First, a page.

Philly is increasingly becoming known as a tech hub on the international stage. How can the city’s next generation maintain its reputation for innovation, and benefit from the often high-paying careers than come with it?
This September, Technical.ly is focusing extra reporting on Youth Building the Future, including the programs and student initiatives that can answer that question.
Below is a list of resources available for those looking to get an early start in STEM, at both the grade school and high school levels. Know of any we missed? Let us know at email@example.com.
This partnership between Steppingstone Scholars, CS4 Philly and Penn Engineering provides students from grades six through 12 with free computer science programming, including robotics and coding, across virtual, hybrid and in-person formats. Programming cycles during the summer, fall and spring and students are grouped together by level of experience.
This local nonprofit for K-12 students aims to fight inequality with tech education and competitions through schools and community centers. Its free, virtual programming teaches software development, digital design, computer science and entrepreneurship. This fall, CbK is launching the Innovation League, a competition-driven skills development series for 100 Philly students ages 12 to 18. Apps close Friday, Sept. 24.
This Philly-founded, national-facing nonprofit offers workshops, summer camps and design events for girls. (Check out how the org is handling virtual instruction during the pandemic.) The mostly free programming happens after school, with weekly camps plus weekend workshops, and teaches the basics of coding, web design, game design and the like.
Camden-based Hopeworks helps young people between the ages of 17 and 26 break cycles of poverty and violence by learning coding and tech skills that will enable them to pursue sustainable careers in tech. Programming is held year round.
This orgs works to support youth interest in robotics and STEM careers through collaborations with schools in the School District of Philadelphia. Students at local public schools receive mentorship and support from professionals in STEM-related fields. Programming will happen alongside the school district’s calendar year.
A collaboration between the Philly school district and Communities In Schools of Philadelphia, Inc., UTP offers young people directly applicable professional development for entry-level IT careers. Its AmeriCorps Digital Service Fellows is a pre-apprenticeship program for recent high school grads ages 17 to 24.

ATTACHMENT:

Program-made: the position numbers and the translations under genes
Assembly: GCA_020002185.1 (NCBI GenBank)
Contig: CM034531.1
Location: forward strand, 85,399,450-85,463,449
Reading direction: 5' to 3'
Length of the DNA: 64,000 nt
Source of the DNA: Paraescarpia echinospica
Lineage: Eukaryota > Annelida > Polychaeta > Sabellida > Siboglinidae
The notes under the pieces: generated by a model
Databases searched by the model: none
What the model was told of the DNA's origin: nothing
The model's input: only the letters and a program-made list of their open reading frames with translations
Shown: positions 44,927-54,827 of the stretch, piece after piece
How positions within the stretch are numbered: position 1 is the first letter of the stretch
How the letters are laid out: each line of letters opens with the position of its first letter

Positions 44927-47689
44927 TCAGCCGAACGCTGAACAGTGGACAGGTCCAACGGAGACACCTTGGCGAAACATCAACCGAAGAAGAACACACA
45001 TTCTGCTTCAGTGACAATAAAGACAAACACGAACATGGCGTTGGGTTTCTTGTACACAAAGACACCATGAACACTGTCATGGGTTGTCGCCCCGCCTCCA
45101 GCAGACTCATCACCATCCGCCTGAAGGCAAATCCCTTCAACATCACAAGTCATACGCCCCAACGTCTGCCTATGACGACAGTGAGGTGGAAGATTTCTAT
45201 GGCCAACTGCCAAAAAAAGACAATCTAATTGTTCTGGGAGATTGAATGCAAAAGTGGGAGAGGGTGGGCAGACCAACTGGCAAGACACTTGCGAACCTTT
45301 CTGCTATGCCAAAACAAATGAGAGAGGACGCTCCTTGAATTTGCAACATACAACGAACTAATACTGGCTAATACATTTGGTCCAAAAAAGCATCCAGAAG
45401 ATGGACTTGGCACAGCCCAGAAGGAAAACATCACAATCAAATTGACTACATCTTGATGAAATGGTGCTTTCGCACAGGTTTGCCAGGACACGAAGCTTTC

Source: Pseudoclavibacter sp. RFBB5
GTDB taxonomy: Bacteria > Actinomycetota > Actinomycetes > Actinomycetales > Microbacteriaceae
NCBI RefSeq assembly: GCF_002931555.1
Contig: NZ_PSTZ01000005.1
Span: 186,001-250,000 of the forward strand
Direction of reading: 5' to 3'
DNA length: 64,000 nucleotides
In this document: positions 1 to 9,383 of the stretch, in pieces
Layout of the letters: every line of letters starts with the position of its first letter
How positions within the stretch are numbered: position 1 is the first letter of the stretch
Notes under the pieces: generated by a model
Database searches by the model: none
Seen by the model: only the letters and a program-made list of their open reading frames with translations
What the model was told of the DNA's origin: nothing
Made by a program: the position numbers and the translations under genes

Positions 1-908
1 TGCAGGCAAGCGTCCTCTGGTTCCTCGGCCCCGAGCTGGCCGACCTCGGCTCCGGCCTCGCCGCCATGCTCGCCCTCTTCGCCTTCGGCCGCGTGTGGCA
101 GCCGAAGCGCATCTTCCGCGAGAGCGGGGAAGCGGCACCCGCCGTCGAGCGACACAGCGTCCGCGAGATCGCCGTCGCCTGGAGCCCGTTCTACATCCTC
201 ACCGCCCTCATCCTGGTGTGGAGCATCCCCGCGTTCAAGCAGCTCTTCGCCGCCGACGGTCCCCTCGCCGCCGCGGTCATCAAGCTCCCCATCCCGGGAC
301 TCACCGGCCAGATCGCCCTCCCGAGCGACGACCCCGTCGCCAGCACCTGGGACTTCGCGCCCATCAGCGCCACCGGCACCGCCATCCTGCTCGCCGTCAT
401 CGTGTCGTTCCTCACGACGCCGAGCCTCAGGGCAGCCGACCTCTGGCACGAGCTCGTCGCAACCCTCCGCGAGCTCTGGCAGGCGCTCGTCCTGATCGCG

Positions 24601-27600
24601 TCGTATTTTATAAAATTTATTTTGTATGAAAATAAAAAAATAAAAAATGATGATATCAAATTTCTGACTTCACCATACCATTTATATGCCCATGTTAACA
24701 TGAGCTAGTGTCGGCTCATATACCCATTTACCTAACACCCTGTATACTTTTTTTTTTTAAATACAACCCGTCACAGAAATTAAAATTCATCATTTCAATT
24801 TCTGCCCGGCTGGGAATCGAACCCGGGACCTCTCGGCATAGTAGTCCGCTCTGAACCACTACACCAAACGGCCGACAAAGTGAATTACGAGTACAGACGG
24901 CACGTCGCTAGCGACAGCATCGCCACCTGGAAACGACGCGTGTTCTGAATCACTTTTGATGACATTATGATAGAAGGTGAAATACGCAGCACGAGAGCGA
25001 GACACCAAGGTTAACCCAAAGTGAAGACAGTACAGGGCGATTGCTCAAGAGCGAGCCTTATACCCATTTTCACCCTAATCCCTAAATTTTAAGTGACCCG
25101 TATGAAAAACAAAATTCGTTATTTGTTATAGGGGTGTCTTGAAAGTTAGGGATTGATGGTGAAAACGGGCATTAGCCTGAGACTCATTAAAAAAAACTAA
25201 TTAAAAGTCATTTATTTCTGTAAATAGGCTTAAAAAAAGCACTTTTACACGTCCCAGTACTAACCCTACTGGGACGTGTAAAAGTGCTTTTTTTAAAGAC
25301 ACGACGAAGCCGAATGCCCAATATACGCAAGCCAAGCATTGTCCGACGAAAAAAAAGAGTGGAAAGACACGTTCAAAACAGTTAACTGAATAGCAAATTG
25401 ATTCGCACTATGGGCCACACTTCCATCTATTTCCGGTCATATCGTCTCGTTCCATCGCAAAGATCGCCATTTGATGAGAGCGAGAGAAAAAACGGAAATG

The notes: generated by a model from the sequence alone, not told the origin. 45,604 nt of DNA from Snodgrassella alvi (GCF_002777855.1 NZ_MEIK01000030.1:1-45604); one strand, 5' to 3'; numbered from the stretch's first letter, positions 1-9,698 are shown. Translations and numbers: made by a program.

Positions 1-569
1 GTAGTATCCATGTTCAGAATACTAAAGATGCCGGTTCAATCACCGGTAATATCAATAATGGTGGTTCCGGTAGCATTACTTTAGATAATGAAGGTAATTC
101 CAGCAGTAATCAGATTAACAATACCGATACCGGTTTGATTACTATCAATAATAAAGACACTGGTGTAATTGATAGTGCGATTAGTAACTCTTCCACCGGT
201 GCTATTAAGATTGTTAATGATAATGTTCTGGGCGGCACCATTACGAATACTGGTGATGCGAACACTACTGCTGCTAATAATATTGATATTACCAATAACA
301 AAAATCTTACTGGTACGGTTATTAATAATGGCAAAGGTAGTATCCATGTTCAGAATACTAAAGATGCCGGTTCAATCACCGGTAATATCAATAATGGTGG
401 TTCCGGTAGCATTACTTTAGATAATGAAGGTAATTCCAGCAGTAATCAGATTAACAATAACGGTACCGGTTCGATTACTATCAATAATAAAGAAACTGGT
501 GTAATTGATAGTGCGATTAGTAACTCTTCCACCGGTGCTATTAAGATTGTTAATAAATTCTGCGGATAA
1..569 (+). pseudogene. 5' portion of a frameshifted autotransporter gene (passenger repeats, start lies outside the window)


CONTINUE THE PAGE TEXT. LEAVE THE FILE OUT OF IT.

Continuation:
FirstHand is a program from the University City Science Center designed to provide lab-based STEM education to young people of all backgrounds. A goal: Create a more equitable tech ecosystem. The free, year-round program offers middle and high school students mentorship, career exposure and hands-on training.
This organization, which announced plans to launch at Montgomery County Community College earlier this year, allows school-age students to learn more about tech through hands-on workshops. Programming will begin this fall with the goal of reaching 7,000 students in its first year.
Students in grades nine through 12 with an interest in STEM topics can participate in this program dedicated to helping students from underrepresented backgrounds go to college and pursue STEM careers. The students meet weekly at the Franklin Institute throughout their school year and from Monday through Thursday during the summer break. Students are are encouraged to apply in late September or early October before the mid-December deadline.
Drexel Young Dragons is a free, four-week program for middle school students living in West Philly’s Opportunity Zone. Students meet Tuesday and Thursday mornings at Drexel University during the summer, this year via Minecraft. The deadline for applications is usually early June.
This Exelon-backed summer camp is held at the University of the Sciences and designed for local middle school girls with an interest in physics. Participants are selected through a competitive process during which their science grades, recommendations and essay are all assessed. Students are then grouped into cohorts and work with mentors leading up to the Girls’ Physics Showcase Event, where they can share their projects. 2021 learning topics included solar energy, nanotechnology and wind energy.
This West Park Cultural Center program for girls of color ages 13 through 18 combines an hour of dance training followed by an hour of coding classes, a combo that brings to life the STEAM acronym — Science, Technology, Engineering, Arts and Mathematics. (Bonus read: why coding is like ballet.) The program meets on Saturdays from October through June and costs $100 per participant, with scholarships available.
Philly Coder Dojo is co-located in the Philly and New England region and hosts free programming for its “ninjas” remotely via Zoom. Students ages 7 through 17 can learn coding, website and app development and more. The next Dojo sessions will run from this Saturday, Sept. 25, through August 2022.
Michael Butler is a 2020-2022 corps member for Report for America, an initiative of The Groundtruth Project that pairs young journalists with local newsrooms. This position is supported by the Lenfest Institute for Journalism.